Hokkaido Popsicle

Hokkaido Popsicle

5.0 1
by Isaac Adamson

After an altercation with the director of Wildman for Geisha! — a movie based on ace reporter Billy Chaka's life — Chaka finds himself in Hokkaido on mandatory vacation. Trouble starts when the elderly porter of the Hotel Kitty stumbles into Billy's room and dies. That same night, the lead singer of Japan's most popular rock band turns up dead in a


After an altercation with the director of Wildman for Geisha! — a movie based on ace reporter Billy Chaka's life — Chaka finds himself in Hokkaido on mandatory vacation. Trouble starts when the elderly porter of the Hotel Kitty stumbles into Billy's room and dies. That same night, the lead singer of Japan's most popular rock band turns up dead in a sleazy love hotel in Tokyo.

Billy Chaka goes to Tokyo to cover the story for Youth in Asia magazine and soon finds out there's more to the rocker's apparent drug overdose than meets the eye. A Beatles-obsessed record executive, a mute DJ, two giant kickboxing twins with an encyclopedic knowledge of pop music, a Swedish stripper working at the Purloined Kitten Club — each play a part in the hard-boiled hilarity that ensues as Billy Chaka discovers that the rock star and the elderly hotel porter just might share a very strange link.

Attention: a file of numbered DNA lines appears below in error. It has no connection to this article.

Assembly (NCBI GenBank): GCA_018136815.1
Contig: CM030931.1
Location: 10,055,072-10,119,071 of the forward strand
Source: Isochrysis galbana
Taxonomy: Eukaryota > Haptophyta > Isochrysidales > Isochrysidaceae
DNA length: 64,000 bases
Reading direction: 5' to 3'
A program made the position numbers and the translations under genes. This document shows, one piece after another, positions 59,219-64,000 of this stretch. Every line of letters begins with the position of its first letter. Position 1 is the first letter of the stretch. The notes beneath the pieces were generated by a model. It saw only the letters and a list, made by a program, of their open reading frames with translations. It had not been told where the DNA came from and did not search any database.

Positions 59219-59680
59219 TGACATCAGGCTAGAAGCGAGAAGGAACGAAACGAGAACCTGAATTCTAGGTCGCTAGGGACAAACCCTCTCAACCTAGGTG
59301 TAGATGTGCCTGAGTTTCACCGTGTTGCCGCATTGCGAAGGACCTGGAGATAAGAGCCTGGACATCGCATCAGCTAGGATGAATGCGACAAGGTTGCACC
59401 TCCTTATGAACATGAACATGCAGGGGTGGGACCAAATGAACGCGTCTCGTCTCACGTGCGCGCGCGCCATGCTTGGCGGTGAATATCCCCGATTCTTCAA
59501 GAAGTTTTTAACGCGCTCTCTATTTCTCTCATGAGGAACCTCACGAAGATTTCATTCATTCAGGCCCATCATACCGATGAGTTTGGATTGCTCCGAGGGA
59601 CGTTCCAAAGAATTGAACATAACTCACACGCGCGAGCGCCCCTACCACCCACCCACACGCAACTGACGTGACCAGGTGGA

Editorial Reviews

“Fresh and exciting. An entertaining blend of mystery and mischief.”
Time magazine (Asian edition)
“An animated Tokyo-as-Toontown that is simultaneously vivid, vibrant, gaudy and in glorious decline...a big adventure.”
(Asian edition) - Time Magazine